Tuesday, December 08, 2020

Snow or Rain for Christmas week?

As of this writing (December 8) with a week removed from our heavy snowfall, the overall pattern across the US and North America has been somewhat stale. No major snow.  No major rainfall.  No extreme temperatures either way. Look at the morning lows Tuesday December 8th. No major cold.

Temperatures each day this week look fairly typical for early December. A brief period of milder air Friday and Saturday then back to near normal.

Is this "stale" pattern going to continue over the next 14 days as we approach Christmas week?

Back on December 3rd, the pattern strongly suggested a short-lived, "mid-month-ish" break from the cold with an active panhandle storm track (see the "L" on the picture below). The warmth is going to peak Friday the 11th, a few days early. 

So far, the storm track seems pretty good with primarily rain this weekend for Ohio with the majority of the snow staying across Missouri, Illinois and parts of Michigan. Snow is close but not close enough if you're a snow lover. (see animation below)

Historically, we receive at least ONE INCH or more of snow between December 24-26. Most recently 2.6" in 2018.  Who remembers the BIG snow in 2002?

Northern Pacific pattern is starting to give us BIG hints on Christmas week.  1) LOW just west of the dateline 2) Edge of high pressure south of the weak Aleutian Islands which stretches to the west coast. 3) Trough in the southwestern US which continues to promote panhandle low development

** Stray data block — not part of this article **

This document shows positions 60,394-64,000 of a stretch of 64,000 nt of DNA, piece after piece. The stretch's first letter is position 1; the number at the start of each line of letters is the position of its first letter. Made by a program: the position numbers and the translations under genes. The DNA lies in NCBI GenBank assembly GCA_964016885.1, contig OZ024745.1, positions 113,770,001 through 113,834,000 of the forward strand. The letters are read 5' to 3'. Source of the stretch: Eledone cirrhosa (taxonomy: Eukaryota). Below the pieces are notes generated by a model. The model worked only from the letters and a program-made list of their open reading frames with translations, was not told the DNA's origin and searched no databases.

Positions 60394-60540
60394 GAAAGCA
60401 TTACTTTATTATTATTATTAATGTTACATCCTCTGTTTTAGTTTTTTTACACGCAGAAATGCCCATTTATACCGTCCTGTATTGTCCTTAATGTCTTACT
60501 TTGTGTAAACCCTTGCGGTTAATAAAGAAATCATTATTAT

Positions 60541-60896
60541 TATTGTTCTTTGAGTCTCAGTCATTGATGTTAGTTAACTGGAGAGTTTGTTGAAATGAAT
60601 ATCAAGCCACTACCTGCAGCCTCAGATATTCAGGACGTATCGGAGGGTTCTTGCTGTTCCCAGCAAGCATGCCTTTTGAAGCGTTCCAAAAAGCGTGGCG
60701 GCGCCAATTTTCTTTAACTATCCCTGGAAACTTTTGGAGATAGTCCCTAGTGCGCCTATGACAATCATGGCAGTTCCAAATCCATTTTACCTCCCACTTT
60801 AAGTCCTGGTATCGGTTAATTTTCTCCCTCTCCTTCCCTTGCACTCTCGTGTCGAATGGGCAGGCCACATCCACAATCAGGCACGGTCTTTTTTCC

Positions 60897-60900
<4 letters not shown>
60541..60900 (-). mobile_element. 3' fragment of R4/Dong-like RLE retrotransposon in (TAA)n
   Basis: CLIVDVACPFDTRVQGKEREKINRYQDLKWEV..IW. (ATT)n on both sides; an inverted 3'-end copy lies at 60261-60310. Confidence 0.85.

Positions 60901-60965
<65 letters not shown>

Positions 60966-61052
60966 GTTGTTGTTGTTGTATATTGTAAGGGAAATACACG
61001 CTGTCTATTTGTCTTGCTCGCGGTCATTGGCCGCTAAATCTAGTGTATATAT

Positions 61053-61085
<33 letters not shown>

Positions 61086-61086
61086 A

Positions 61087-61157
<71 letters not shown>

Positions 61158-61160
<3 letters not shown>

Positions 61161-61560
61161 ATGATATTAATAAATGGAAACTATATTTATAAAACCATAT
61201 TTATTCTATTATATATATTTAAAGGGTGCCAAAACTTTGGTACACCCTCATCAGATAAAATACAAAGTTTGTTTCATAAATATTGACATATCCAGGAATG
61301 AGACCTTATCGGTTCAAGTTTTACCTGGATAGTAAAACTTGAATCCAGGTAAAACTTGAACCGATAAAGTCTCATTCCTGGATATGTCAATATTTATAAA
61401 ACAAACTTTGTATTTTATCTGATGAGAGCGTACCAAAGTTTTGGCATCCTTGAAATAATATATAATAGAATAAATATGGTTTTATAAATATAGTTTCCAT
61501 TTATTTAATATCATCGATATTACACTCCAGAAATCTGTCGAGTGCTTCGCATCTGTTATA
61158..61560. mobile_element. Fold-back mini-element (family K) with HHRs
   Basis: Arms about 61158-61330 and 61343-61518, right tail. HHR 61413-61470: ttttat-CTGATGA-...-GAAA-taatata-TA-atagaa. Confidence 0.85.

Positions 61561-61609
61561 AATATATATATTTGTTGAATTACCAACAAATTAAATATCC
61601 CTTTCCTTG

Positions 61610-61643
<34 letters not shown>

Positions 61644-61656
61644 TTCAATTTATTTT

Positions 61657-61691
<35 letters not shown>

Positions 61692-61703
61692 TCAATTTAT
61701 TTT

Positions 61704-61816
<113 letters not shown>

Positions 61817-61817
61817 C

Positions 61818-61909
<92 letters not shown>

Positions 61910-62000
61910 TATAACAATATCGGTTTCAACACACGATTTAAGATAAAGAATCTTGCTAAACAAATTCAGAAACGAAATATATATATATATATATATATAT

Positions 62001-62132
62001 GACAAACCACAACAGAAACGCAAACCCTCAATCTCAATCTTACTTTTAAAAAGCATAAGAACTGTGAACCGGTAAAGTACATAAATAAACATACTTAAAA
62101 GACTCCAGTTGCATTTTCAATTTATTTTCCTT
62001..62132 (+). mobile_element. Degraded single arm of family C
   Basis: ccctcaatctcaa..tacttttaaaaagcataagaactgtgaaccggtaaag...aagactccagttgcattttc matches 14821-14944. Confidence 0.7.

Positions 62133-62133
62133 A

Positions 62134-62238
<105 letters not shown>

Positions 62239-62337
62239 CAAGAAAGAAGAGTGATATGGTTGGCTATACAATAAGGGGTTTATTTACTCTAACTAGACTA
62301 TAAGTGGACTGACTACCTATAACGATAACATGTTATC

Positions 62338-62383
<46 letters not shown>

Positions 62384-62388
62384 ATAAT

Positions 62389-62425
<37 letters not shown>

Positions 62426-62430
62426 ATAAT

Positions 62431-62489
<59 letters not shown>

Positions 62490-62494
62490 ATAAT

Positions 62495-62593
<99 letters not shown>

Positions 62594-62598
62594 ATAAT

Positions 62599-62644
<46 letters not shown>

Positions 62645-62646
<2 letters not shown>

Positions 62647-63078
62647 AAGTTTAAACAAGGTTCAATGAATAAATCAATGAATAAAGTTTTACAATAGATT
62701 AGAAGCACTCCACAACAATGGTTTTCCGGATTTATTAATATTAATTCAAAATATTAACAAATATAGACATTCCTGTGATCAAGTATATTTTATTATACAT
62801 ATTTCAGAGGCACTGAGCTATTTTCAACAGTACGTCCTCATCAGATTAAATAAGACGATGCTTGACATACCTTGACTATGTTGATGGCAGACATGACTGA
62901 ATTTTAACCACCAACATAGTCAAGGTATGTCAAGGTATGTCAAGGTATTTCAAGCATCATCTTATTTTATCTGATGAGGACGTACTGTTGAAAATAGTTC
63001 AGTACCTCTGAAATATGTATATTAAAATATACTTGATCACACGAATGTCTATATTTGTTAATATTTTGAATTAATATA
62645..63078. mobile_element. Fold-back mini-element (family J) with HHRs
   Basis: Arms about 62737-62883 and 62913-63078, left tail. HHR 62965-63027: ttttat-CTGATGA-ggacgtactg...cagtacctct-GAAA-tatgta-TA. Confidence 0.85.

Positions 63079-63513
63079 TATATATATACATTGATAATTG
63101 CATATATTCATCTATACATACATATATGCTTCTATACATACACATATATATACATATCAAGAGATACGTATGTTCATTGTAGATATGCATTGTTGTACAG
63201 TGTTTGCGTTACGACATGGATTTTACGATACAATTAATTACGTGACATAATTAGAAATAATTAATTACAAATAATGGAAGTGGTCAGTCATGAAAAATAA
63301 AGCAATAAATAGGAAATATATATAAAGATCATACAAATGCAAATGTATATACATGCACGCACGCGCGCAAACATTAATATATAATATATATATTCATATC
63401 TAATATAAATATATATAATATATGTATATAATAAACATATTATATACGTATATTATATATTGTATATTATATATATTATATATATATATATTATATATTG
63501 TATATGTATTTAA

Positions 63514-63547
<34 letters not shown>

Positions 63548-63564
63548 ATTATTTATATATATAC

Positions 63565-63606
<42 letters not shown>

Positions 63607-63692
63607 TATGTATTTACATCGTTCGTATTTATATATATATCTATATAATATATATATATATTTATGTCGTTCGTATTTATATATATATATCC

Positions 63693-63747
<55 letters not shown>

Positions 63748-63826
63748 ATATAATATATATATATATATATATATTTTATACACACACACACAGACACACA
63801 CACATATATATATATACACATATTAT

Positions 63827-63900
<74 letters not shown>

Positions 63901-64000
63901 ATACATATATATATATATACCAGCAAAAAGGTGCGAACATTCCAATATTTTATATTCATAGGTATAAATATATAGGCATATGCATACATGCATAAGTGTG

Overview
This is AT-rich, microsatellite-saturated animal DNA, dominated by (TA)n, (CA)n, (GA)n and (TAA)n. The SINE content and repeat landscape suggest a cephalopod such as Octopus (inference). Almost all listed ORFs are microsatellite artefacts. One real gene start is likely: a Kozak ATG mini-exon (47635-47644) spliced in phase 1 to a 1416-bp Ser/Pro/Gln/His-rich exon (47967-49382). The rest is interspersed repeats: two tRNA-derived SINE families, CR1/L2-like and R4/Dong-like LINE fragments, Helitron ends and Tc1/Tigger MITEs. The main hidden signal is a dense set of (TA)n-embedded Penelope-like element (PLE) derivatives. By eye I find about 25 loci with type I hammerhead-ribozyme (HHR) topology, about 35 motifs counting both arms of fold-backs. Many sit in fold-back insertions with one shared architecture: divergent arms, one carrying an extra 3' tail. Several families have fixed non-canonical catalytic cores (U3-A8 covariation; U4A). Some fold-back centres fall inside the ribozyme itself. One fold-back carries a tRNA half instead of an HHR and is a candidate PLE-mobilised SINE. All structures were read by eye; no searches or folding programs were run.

Animation from December 7 to December 23

The Southern Oscillation Index region also gives us big clues.  Recall that the SOI is an index that measures pressure changes between Australia and Tahiti. 

When we look at the southern oscillation index (SOI) data , there is a 10 point drop around December 3rd.

We can check what the pattern was like during similar SOI changes in La Nina early winters 18-22 DAYS AFTER the SOI changes. This is what those composite periods look like below.  Notice the colder colors signify CLIPPER TYPE storm systems and brief cold periods. See how quickly they move across the Great Lakes.  Also look how the southern high pressure centers quickly bounce back...

Let's not forget about the lack of significant BLOCKING around the arctic and northern Atlantic.  We look for warmer colors which signify HIGH PRESSURE around Greenland. Not much blocking currently. There are some indications that this could be changing in the upcoming week. 

This strongly suggests that the active storm track Clipper systems (NW to SE) AND panhandle systems (SW to NE) seems fairly strong over the next two weeks heading into early Christmas week. The big question is where specifically: 

Will the storm track trend more from St. Louis to southern Michigan or more east from Louisville, KY to Pittsburgh?

Early Christmas week, I see another storm system developing in the central US similar to what we have already seen. Given the east coast ridge is stronger, I think this will create a storm track more from St. Louis to Michigan vs more east.  

Temperatures across Ohio will briefly warm into the 40s at the start of Christmas week

I think we will see a better chance of rain not snow Christmas week for northern Ohio. Timing of rain (brief mix) is closer to WEDNESDAY/THURSDAY, DECEMBER 23-24.

I'm watching Greenland for potential COLDER changes

 If I had to put money on it, chances for light snow on the ground Christmas Day are around 30%.